“Part of me is probably a deal junkie,” Pustilnikov said.
He makes no bones about expressing grievances: Asked about one tenant case against him in New York from 2018, he offered that it hit the press because the attorney is “a piece of shit.” (The attorney said the case was settled amicably.)
Yet in person Pustilnikov comes across as unpretentious and open, with a dry sense of humor. He can project weariness — “if there were a tax holiday, I assure you I’d sell everything and retire,” he said once — but is also clearly driven.
“I love him,” said Steve Aspel, a former mayor of Redondo Beach. “He’s got courage, and he’s actually one of the nicest guys you’re ever going to meet.”
Pustilnikov has made a career out of hunting for properties that are located in tony L.A. submarkets, such as Santa Monica and Beverly Hills, but saddled with challenges.
“His deals typically have hair on them,” said the same partner. “He sees things that others don’t see very easily, and he’s willing to take risks that others aren’t.”
But not even Pustilnikov could anticipate what Redondo Beach would throw at him.
Several years ago, Bruning, who heads development firm CenterCal Properties, approached Brand, who had recently been elected mayor, and asked if he wanted to take a stroll to discuss Bruning’s project plans.
Brand sharply declined. “Fred,” Bruning recalled the politician saying, “this is war.”
An early California resort town, Redondo is still whiter and wealthier than most of L.A. County, with a population of around 70,000 and a median home sale price of $1.3 million. And for years, it’s been consumed by a local development battle.
Most of it has centered on the site now owned by Pustilnikov. In the early 20th century, it hosted a steam-powered operation; in the 1940s, to power a booming Southern California, SoCal Edison built the existing natural gas-powered, seawater-cooled facility, and later sold it to Virginia-based AES. But for decades, it’s been reviled by residents, especially as newer plants have rendered it less essential and the state has repeatedly delayed a final closure.
The debate over what to actually do with it has nearly torn the town apart. In the early 2000s, AES, reading the local sentiment, backed a $1 billion plan, called Heart of the City, to slash the plant’s size by two-thirds and remake a chunk of the city’s waterfront into a “downtown-style” district with restaurants, offices, hotels and up to 3,000 housing units. But the plan unleashed a NIMBY army that blanketed the town with fliers and rallied about density and ocean views.
“This is our last stand,” one resident told the L.A. Times. In fact, it was only a teaser: Years later, buoyed by the successful opposition campaign, anti-density advocates led a successful push to stymie new projects by changing the city charter to require a public vote on major zoning changes. In 2013, the same group was narrowly defeated on a measure that would have rezoned most of the site for open space.
In 2015, AES and city officials worked out what they billed as a compromise, a more modest redevelopment with 600 apartments. If the rezoning measure failed, an AES executive warned, the firm’s only option would be to build a whole new power plant facility.
Redondo voters rejected it.
“I am stunned, actually,” Eric Pendergraft, the AES executive, told a reporter the night the vote came in. “I thought it was going to be close, but [that] at the end of the day people would vote for progress.”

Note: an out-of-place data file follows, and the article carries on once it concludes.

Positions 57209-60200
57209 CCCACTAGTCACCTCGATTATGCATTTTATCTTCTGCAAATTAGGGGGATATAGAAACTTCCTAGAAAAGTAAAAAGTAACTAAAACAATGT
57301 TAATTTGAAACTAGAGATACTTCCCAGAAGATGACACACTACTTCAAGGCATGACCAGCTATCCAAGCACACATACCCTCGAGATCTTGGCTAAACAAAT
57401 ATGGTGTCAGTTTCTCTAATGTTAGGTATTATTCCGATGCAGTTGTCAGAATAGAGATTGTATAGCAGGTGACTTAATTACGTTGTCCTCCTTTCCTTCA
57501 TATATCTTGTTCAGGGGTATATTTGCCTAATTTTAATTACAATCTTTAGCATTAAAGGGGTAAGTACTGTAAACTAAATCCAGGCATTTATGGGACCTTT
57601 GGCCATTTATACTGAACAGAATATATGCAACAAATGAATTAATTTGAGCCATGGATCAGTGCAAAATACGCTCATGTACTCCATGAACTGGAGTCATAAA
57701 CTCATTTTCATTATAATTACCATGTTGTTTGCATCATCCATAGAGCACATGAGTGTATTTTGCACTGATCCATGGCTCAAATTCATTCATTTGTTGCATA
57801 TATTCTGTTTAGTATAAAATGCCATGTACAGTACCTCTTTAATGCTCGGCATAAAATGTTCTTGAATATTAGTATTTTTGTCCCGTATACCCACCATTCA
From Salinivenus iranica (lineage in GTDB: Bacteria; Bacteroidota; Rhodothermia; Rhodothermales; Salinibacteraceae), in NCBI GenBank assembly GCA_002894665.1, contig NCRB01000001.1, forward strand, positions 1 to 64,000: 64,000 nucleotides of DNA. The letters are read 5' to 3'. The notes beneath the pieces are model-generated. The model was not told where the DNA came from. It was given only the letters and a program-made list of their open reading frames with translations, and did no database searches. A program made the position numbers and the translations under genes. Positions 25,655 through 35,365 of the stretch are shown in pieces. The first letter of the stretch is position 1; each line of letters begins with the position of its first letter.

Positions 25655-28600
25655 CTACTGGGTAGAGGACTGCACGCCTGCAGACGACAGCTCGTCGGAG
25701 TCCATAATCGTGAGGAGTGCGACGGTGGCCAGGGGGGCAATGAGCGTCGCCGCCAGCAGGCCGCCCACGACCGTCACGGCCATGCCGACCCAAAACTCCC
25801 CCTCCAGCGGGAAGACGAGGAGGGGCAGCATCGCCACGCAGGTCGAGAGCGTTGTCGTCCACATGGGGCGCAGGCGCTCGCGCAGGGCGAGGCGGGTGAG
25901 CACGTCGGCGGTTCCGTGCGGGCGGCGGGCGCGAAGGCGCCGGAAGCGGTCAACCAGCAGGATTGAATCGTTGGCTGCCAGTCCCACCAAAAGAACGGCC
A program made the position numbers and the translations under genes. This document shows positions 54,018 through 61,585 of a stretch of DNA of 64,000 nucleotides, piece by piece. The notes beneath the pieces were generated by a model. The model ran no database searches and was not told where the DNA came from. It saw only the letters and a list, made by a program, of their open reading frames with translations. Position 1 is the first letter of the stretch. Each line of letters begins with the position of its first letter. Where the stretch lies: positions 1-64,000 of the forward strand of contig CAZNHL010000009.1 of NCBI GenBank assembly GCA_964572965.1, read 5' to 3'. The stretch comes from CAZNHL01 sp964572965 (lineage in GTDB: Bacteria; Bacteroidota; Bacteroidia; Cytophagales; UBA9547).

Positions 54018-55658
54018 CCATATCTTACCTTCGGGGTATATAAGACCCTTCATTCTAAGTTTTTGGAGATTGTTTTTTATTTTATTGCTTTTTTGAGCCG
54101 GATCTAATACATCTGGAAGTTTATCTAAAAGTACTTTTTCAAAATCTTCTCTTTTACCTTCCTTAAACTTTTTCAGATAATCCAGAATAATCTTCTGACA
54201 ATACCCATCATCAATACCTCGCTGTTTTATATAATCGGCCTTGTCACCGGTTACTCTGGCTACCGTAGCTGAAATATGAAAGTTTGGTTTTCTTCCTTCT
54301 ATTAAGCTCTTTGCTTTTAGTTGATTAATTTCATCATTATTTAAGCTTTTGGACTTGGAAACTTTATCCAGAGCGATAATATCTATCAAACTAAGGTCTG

All along, two men have helmed the anti-development fight: Brand, a fiery LAX crew chief, and Jim Light, an Air Force veteran who is president of the nonprofit South Bay Parkland Conservancy. The group was founded two decades ago with a mission to shut the plant and secure the land for a park, and that’s still the slow-growthers’ priority, Light said in a recent interview. He also denied that the decades-long fight was about NIMBYism, arguing that the city’s housing density is actually high.
“I think that’s a convenient term for them to demonize people,” he said, “but if you look at Redondo’s history that’s not true.”
The advocates have remade Redondo Beach politics: After snagging a City Council seat in 2009 and the mayorship in 2017, Brand, who did not respond to interview requests, has also emerged as a leader in even bigger anti-development fights against the state.
And what started as a push for park space has morphed into something unquestionably darker. Brand and a core group of allies, who one resident described as “cult-like,” are unapologetic about their all-out approach to stopping projects, and Brand is often crude: In emails to allies that were later exposed by the L.A. Times, the mayor mocked one female council member’s weight and referenced an editorial that would “ram it up Aspel’s cancerous ass.” (Aspel had been diagnosed with colon cancer.) He has also cited a need for “Trump-type slogans” that would “feed people’s anger and fear with clever sound bites.”
And it’s not just words. During the CenterCal fight, Bruning’s tires were slashed in Redondo Beach four times, he said, and drones were hovering over his house. Project supporters were deluged with insults and hate mail, including one council member who opponents branded as “CenterCal’s whore.” Residents openly fretted that the new housing would bring in “those people” from nearby L.A. County cities or even “Black and Mexican gangs.”
The racism and attacks, Bruning said, amounted to the saddest moment of his career. “The best way I can put it is that Bill Brand and his team want Redondo Beach to be Mayberry,” he said, referring to the fictional town in the ’60s sitcom “The Andy Griffith Show.” “Completely vanilla, no changes.”
But Redondo’s anti-growth crusaders did not anticipate Leo Pustilnikov.